You can eat romaine again; CDC: tainted lettuce likely gone

You can eat romaine again; CDC: tainted lettuce likely gone

You can eat romaine again; CDC: tainted lettuce likely gone

The FDA says the romaine lettuce being sold and served today is not the romaine linked to illnesses.

According to the DHS website, nationwide, 149 people from 29 states have been infected.

"CDC is updating its advice to consumers".

Illnesses that occurred after April 21, 2018, might not yet be reported due to the time it takes between when a person becomes ill with E. coli and when the illness is reported.

The Center for Disease Control said 23 more cases have been reported in 13 states. Of those who became ill, 75 have been hospitalized, including 20 with kidney failure.

It's unlikely that anyone now has edible romaine lettuce that's contaminated with the toxic strain of E. coli bacteria sickening people nationwide since March.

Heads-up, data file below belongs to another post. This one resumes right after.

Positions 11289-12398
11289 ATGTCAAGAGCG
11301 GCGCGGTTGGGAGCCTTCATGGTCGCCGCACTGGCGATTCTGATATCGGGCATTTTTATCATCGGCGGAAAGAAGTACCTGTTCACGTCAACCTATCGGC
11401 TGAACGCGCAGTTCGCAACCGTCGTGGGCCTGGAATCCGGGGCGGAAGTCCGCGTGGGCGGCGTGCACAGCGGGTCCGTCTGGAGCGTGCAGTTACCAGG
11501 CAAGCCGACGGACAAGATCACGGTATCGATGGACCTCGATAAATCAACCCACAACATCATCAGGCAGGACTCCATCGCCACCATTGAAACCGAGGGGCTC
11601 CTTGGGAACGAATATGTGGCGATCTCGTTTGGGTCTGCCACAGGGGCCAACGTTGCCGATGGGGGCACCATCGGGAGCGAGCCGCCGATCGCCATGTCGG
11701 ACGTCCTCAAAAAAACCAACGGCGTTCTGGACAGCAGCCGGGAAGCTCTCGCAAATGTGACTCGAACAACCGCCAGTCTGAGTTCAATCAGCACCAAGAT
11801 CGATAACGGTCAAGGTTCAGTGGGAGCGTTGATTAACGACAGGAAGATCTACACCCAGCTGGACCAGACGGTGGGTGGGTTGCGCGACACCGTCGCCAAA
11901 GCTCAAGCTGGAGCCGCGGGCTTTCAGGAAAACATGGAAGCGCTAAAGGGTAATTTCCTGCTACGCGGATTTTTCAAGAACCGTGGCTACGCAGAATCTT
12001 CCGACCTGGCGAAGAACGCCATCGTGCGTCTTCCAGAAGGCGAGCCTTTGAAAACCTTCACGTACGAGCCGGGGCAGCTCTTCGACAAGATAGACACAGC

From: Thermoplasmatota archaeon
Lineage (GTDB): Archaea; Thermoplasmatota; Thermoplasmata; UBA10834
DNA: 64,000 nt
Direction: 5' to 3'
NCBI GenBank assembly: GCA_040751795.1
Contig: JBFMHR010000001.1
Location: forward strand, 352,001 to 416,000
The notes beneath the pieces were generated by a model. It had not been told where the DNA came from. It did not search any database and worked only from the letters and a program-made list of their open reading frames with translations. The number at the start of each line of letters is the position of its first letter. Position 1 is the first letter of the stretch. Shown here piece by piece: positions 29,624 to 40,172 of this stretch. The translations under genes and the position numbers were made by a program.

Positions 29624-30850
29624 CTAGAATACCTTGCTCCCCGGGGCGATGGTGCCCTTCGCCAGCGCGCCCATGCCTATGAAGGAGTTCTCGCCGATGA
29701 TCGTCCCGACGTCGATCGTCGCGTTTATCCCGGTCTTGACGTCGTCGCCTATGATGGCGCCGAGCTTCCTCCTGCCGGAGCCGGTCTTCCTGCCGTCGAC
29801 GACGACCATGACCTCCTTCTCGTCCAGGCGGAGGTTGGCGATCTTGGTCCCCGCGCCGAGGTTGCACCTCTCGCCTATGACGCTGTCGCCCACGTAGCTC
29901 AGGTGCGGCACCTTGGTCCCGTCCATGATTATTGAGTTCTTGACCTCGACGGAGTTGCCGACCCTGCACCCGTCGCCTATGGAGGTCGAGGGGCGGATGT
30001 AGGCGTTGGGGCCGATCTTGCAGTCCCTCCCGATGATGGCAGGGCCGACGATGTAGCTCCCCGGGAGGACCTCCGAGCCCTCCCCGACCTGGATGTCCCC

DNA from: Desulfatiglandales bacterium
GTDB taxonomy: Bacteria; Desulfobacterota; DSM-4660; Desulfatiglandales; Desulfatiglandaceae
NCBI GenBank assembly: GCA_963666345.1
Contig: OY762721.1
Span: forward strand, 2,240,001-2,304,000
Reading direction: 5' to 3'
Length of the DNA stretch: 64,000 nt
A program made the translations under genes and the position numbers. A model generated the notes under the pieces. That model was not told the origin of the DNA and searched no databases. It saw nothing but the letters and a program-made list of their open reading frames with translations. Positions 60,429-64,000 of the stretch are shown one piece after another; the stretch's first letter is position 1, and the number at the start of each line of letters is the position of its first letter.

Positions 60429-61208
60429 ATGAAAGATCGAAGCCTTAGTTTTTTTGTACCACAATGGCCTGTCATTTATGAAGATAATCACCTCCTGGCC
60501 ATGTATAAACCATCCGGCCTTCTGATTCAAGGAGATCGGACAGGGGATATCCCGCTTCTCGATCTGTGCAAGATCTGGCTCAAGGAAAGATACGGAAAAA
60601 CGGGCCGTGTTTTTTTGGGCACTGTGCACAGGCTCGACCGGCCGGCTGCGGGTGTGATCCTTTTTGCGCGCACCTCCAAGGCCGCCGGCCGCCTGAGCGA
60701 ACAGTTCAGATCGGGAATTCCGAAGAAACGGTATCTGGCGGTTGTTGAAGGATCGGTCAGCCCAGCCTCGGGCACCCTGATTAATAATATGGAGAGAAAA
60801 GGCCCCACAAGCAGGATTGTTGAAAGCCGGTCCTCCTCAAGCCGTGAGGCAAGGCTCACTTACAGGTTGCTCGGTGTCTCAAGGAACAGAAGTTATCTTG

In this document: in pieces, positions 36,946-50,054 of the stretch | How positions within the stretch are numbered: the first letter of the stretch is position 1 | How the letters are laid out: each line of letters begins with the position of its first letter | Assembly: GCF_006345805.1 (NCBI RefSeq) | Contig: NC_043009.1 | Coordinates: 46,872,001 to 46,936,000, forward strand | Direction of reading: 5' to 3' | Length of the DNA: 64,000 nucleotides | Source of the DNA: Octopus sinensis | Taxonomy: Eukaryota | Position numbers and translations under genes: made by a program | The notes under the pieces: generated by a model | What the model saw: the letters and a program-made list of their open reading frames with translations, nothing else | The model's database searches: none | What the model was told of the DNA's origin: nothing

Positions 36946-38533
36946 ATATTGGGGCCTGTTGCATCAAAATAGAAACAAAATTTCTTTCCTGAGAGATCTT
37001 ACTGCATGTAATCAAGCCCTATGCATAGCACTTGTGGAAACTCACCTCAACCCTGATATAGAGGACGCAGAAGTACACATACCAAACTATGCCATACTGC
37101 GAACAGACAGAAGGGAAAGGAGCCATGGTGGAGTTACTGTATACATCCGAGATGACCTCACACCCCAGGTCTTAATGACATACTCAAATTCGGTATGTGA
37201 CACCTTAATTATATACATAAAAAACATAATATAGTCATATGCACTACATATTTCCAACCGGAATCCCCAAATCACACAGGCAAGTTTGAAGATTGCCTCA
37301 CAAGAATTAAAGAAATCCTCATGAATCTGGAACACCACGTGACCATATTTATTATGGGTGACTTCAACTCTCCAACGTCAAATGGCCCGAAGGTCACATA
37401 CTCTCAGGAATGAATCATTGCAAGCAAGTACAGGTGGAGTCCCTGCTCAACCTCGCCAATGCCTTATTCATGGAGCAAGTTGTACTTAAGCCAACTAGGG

WEDNESDAY, May 16, 2018 Twenty-three more illnesses caused by an E. coli outbreak tied to tainted romaine lettuce were reported by US health officials on Wednesday. Since romaine lettuce has a shelf life of several weeks, it is possible some contaminated lettuce may still be in stores, restaurants, or home refrigerators.

The agency says the romaine was grown in Yuma, Arizona and was last harvested April 16. Iowa and OR also reported their first lettuce-related E. coli cases in the past week.

"This is a higher hospitalization rate than usual for E. coli O157:H7 infections, which is usually around 30 percent", the agency noted. A previous warning was limited to chopped forms of romaine, including salads and salad mixes.

The sweeping advisory came after information tied to some new illnesses prompted health officials to caution against eating all kinds of romaine lettuce that came from Yuma.

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